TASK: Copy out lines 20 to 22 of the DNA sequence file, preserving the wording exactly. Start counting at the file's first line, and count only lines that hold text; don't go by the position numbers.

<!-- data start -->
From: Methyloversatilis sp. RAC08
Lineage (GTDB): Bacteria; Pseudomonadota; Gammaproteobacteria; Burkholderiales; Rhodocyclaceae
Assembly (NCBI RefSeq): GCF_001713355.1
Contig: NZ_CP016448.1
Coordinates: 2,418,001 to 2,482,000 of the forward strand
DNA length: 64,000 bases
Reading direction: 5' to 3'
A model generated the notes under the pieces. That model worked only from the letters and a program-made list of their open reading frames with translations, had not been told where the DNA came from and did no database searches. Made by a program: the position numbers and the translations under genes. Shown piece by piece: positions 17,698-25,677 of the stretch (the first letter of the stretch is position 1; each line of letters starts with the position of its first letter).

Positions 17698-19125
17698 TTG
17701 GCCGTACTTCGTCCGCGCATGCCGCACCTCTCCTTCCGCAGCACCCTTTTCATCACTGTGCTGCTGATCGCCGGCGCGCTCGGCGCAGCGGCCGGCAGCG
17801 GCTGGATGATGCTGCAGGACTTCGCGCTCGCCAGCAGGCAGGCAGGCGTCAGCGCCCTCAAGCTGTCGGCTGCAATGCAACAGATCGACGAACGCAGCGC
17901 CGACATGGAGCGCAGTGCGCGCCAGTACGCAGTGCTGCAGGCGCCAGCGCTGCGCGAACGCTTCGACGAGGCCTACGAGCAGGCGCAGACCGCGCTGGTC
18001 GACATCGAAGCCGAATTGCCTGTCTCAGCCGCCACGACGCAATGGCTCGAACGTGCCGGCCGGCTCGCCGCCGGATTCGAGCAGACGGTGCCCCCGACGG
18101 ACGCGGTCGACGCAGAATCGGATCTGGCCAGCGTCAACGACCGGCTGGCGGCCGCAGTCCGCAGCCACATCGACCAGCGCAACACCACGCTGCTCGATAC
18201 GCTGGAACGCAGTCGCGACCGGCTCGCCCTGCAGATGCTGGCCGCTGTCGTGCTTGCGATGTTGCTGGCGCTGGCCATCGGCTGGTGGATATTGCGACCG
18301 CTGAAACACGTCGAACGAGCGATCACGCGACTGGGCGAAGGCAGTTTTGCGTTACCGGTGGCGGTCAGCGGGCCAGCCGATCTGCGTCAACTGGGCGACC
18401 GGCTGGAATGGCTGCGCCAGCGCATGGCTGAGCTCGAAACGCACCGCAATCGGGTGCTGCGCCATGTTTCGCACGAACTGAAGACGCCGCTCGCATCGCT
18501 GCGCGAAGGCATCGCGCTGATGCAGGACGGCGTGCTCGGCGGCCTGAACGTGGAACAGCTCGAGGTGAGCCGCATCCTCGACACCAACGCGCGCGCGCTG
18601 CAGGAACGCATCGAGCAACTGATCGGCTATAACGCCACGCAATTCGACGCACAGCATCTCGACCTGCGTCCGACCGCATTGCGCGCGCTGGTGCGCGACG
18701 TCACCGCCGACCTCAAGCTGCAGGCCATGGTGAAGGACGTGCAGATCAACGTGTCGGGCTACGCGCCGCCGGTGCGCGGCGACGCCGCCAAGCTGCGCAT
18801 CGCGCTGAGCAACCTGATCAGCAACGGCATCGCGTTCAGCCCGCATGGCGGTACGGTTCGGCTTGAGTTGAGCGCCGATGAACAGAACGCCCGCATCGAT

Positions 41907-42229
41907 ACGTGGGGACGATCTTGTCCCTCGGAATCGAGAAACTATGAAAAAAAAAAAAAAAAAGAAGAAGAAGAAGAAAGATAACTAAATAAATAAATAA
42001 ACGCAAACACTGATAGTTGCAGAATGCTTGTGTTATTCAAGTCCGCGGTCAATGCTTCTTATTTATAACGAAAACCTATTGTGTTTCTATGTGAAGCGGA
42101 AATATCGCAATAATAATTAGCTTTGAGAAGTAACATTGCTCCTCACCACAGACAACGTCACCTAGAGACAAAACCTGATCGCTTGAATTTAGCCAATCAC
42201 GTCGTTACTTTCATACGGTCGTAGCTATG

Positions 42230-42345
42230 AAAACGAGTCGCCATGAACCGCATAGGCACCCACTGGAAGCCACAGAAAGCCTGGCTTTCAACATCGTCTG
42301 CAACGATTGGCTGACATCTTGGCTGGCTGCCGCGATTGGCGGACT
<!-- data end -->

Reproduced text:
18601 CAGGAACGCATCGAGCAACTGATCGGCTATAACGCCACGCAATTCGACGCACAGCATCTCGACCTGCGTCCGACCGCATTGCGCGCGCTGGTGCGCGACG
18701 TCACCGCCGACCTCAAGCTGCAGGCCATGGTGAAGGACGTGCAGATCAACGTGTCGGGCTACGCGCCGCCGGTGCGCGGCGACGCCGCCAAGCTGCGCAT
18801 CGCGCTGAGCAACCTGATCAGCAACGGCATCGCGTTCAGCCCGCATGGCGGTACGGTTCGGCTTGAGTTGAGCGCCGATGAACAGAACGCCCGCATCGAT